Composting basics. How to make compost.


There is so much stuff to do around the yard.
Weekly mowing, pruning the trees. Doing some weeding. Taking care of the chickens… So
what happens is, I keep adding stuff to the pile. More leaves, more weeds, more grass
clippings, and the pile keeps getting bigger. This could be your compost pile. Sitting behind
the back fence on your property. In order for you to make compost, you need three things.
You need moisture, you need oxygen, and also you need tons of yard waste. The way this
thing works, is you have the microbiology in the compost pile. They need the oxygen
to survive. Also they need the moisture. They need tons of food for them to eat. And also
to make compost you need to turn the pile regularly. So you have to do it two days after
you have the pile ready. Then in four days. Then it goes to one week, then after two weeks,
one month and then the second month you turn everything, and it should be finished. But
who has the time to do all that job? I found a way to make this thing way, way easier.
And you don’t have to turn the pile once. So, you can make compost this way. You can
come out every other day, Spend a few minutes with the pitch fork, and turn the pile around
introducing the oxygen, or you can do it the way I am doing it right now. I will place
a PVC pipe at the bottom of the pile, so you can get a PVC pipe like this, so it will have
holes on both sides. And you will place it on the ground. The holes are facing up. Also
I placed an elbow with an additional 2′ of PVC pipe with drilled holes on both sides.
I put a cap on to of it, and this hole pipe is on a slight angle, so all the excess water
will drain down the pipe. Some of the things you should consider, you have to make sure
your pile is accessible, so in my case I have it right next to my vegetable garden. I only
have to walk a few feet in order foe me to bring all the yard waste. Then the next step
will be to add all the browns and greens. Browns will be leaves, straw or hay, and greens
will be all the vegetables from your veggie garden, grass clippings, all the weeds, so
you can mix them all together. What I will do now, I will cover the PVC pipe with all
the leaves, all the weeds, and at the same time I want to make sure that everything I
put down is moist. This will be too dry. What I am looking for is for something like this.
There is a lot of moisture here. So this is about right. And as you can see, I am also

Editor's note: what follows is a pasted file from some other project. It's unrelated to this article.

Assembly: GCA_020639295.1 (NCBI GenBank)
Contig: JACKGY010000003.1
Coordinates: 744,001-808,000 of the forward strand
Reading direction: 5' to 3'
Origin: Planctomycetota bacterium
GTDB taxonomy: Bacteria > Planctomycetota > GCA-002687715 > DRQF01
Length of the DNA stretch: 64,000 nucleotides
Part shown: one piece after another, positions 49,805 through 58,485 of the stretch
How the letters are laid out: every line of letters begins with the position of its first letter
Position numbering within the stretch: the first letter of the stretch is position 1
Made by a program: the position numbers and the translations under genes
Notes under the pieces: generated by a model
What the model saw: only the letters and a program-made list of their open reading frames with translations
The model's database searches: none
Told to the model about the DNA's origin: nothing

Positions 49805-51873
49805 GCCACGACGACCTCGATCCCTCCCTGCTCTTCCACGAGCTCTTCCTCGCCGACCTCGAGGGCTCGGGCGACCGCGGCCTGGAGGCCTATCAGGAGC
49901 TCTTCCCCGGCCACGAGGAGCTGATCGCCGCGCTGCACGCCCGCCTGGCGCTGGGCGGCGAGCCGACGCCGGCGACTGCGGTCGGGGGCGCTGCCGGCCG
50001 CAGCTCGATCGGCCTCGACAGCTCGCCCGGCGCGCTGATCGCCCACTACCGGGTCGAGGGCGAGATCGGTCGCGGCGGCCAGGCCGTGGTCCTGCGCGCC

adding some water. The pile was very dry, and what I want to do, is I want to make sure
the pile is nice and moist. This will take me just a few minutes, and I will keep adding
more and more yard waste, adding more moisture. The reason I want to do that is because I
want to keep all those microbes in the pile moist. If the pile is too dry, they will be
dehydrated and the whole process will take much longer. And while the compost pile is
being watered I am going to get more brush. And I will show you how to make compost in
a different way, on a much bigger scale. Here we have a lot of compost. The way this thing
works, this is all horse manure and I am at a farm today. An organic farm and the way
they make this compost is by turning the pile occasionally, usually two to three times a
year. What happens is the oxygen will get in the piles. The microbiology will start
digesting all the unfinished organic matter, and within a couple of years all those piles
should be finished, and ready to be spread all over the fields. This is brand new compost
pile, roughly a month old. Mostly wood chips, hay, horse manure, a lot of yard waste, and
what happens is the microbiology already started digesting all the unfinished organic matter.
The decomposition process is creating heat. I dug a hole on the side of the pile, and
I placed a thermometer. Here you can see the temperature is already 120 degrees. Is not
hot enough to kill the pathogens. It needs to be around 135 to 145 degrees for three
days. I am just watering the pile for a few more minutes. The top was pretty dry, and
I will not have to do this anymore. Once the pile is moist I will cover it with a tarp
and the temperature will start to rise. So that’s it!

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